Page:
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Prom night a 'fabulous' time for special-needs adults

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Posted: Friday, July 28, 2000 12:00 am

Flowers, entertainment, food, decorations, gifts, time and good company generated an unforgettable prom night for a group of adults with disabilities.

Yad B'Yad (hand-in-hand) is a group for adults, ages 18-40, with autism, mental retardation, cerebral palsy and other special needs, sponsored by the Council for Jews with Special Needs.

The prom, held June 4 at Temple Chai in Phoenix, gave partygoers the chance to dress up, share a formal meal, dance and socialize.

"This group danced nonstop, they never sat down," says Becca Hornstein, executive director for CJSN. "For two hours, they just danced their brains out.... They were whooping and hollering and it was joyous."

Abbie Heller, 38, a Yad B'Yad member since the group began in 1990, says the prom was "fabulous...like a wedding or a bat mitzvah." She bought a new dress for the evening and kept her corsage in the refrigerator for weeks afterwards as a reminder.

Each guest received a rose boutonniere or corsage contributed by Cactus Flower Florists and dined on food donated by Arizona Catering and Karsh's Bakery. Guests posed in front of a lattice background for photographs by Mark Gluckman and received hats and noisemakers from Simcha Sound owner Alan Isaacson and his wife Amy, who provided the evening's entertainment.

A family donated glittering tinsel palm trees from their daughter's bat mitzvah to add to the "Seaside Fantasy" theme. Shovels and buckets decorated tabletops, along with brightly colored wooden fish and multicolored strands of beads. The centerpieces had been designed by Illiana Sanders for last year's CJSN fund-raiser, and then donated to a preschool.

"I thought it was one of the loveliest events that I ever attended," says Diane Inger, whose son Steven, 28, is active in the group.

Inger says she is grateful for the CJSN's work.

"Steven never had anyone to share Judaism with and he has that in this group," she says. "In my mind, it's not really a religious matter. ... Everyone, no matter what their religious backgrounds are, should have their heritage and be proud of it. I just want that for my son."

Because Yad B'Yad is made up predominantly of men, four teenage girls from local synagogues who volunteer throughout the year, attended the dance. They wore formal dresses, styled their hair and were dance partners for the evening.

Several parents also attended.

Jesse Shnier and guest Greta Lukic were crowned king and queen.

Staff and board members donated gifts such as Diamondbacks tickets, leather wallets, stationery and stereo headsets.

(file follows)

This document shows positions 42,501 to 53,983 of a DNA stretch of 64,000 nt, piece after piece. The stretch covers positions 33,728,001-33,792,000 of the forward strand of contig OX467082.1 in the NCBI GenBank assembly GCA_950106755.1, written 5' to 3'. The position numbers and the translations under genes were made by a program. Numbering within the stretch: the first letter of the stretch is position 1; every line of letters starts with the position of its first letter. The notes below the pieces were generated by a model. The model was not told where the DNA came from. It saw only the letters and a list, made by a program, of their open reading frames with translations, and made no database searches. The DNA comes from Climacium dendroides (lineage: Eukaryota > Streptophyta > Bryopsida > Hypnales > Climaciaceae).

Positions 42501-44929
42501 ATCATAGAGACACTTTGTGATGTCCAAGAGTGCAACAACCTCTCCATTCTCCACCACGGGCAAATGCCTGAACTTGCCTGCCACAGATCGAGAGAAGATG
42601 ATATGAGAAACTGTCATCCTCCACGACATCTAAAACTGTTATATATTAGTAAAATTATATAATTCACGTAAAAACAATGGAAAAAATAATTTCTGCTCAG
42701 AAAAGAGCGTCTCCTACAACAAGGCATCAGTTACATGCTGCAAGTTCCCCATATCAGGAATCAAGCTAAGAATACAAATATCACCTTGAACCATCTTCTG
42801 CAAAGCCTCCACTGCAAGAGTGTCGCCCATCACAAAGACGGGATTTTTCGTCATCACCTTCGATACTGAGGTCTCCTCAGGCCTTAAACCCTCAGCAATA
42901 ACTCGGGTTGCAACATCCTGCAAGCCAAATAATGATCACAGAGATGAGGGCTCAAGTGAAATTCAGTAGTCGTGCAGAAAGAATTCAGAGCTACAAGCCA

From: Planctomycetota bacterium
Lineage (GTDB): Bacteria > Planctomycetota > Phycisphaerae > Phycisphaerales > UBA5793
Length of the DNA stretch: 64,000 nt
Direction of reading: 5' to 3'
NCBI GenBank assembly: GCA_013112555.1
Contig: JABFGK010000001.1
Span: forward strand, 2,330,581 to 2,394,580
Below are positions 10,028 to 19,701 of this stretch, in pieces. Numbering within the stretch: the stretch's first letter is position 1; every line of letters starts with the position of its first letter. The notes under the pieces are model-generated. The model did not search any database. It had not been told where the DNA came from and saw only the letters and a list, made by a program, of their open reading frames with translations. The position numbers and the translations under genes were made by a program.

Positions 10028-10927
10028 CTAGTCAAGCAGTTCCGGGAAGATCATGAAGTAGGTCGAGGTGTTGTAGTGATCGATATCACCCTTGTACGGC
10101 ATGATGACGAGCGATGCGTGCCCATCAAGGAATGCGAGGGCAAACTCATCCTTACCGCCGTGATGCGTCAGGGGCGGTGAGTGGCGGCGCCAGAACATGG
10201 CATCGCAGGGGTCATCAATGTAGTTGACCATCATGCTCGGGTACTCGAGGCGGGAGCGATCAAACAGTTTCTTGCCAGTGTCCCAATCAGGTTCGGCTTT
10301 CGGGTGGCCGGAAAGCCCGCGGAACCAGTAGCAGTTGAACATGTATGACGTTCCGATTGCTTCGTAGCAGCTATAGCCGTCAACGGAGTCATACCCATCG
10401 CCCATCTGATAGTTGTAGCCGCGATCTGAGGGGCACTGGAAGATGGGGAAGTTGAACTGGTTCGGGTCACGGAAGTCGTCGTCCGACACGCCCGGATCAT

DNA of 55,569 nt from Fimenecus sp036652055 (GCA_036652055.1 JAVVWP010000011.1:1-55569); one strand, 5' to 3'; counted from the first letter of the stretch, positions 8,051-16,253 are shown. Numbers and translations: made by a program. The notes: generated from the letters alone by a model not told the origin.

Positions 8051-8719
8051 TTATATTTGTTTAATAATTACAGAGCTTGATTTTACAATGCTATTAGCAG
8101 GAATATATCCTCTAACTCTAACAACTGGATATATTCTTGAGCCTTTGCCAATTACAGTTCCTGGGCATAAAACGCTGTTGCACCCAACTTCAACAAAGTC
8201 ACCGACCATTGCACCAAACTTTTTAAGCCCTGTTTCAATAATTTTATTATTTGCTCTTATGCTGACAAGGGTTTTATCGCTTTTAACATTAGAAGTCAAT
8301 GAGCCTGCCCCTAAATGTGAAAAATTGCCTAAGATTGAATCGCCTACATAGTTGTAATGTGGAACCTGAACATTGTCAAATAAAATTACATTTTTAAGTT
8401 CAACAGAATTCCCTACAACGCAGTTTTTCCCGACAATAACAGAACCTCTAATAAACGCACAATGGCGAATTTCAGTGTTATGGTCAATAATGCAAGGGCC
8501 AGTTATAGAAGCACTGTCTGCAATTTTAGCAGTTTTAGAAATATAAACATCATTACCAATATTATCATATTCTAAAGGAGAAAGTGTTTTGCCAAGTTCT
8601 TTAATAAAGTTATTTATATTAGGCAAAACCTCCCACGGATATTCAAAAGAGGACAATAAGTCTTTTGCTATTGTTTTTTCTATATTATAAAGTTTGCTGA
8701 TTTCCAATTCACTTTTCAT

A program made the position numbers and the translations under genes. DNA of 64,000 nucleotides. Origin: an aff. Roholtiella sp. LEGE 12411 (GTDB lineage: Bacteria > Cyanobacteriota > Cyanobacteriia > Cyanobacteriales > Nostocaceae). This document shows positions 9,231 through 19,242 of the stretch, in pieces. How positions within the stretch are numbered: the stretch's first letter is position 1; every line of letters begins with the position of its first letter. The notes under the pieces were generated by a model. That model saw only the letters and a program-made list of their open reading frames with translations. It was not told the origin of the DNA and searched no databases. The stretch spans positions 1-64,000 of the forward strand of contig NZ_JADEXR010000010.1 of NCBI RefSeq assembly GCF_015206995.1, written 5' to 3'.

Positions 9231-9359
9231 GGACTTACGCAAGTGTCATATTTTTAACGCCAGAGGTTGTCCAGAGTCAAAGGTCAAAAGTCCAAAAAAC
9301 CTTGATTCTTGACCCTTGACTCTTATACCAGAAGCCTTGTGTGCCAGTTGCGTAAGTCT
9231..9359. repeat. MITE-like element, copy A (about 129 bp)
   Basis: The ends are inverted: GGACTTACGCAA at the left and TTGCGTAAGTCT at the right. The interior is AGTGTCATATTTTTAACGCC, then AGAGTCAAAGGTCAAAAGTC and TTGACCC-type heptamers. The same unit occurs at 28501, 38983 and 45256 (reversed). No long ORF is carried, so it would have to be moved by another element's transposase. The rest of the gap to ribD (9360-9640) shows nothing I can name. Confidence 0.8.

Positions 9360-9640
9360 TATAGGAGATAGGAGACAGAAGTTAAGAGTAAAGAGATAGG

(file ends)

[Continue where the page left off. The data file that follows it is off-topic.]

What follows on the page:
The prom was dedicated to the memory of Carol Zimtbaum, who died last year. She was instrumental in the founding of the group. Her family members and friends donated money in her name to help sponsor the event. Zimtbaum's son, Ronald, 39, is a member.

Yad B'Yad was started by CJSN and Temple Chai to provide a gathering place for men and women with disabilities to meet and interact with each other; enhance their Jewish identity through religious, cultural and social activities; and to offer the parents of these adults an opportunity to meet and share their concerns.

Group members - there are 35-40 total members - meet once or twice a month for various activities, including holiday celebrations, bowling, miniature golf and concerts. About 12-15 people show up at each event, Hornstein says.

"It's a good group to be in. I wish they had more people involved," says Ronald Zimtbaum, who says his favorite activities are the parties.

Group directors are sisters Sherri and Ellen Spinner, who are both special education teachers.

The foundation for CJSN dates back to 1984 when Hornstein's son, Joel, was 9. She worked with Temple Chai to start a special education program at the synagogue because she wanted Joel, who has autism, to "have the opportunity to have a Jewish education and to have a bar mitzvah."

A year later, CJSN became a constituent agency of the Jewish Federation of Greater Phoenix. The agency served 110 students last year.

In 1999, CJSN introduced a social program for teens to fill the programming gap between the bar or bat mitzvah and Yad B'Yad.

Hornstein says that Temple Chai was "tremendously supportive of what I wanted to do, which was to provide opportunities for children, teens and adults who have disabilities to be part of the Jewish community."

Future plans for Yad B'Yad include a b'nai mitzvah program for adults with developmental and learning disabilities. The program will include a group service in which each adult will participate at a different level depending on ability. A special education teacher will lead Sunday afternoon classes at Temple Chai.

For more information about CSJN, call 602-277-4243 or e-mail Info@CJSN.org.

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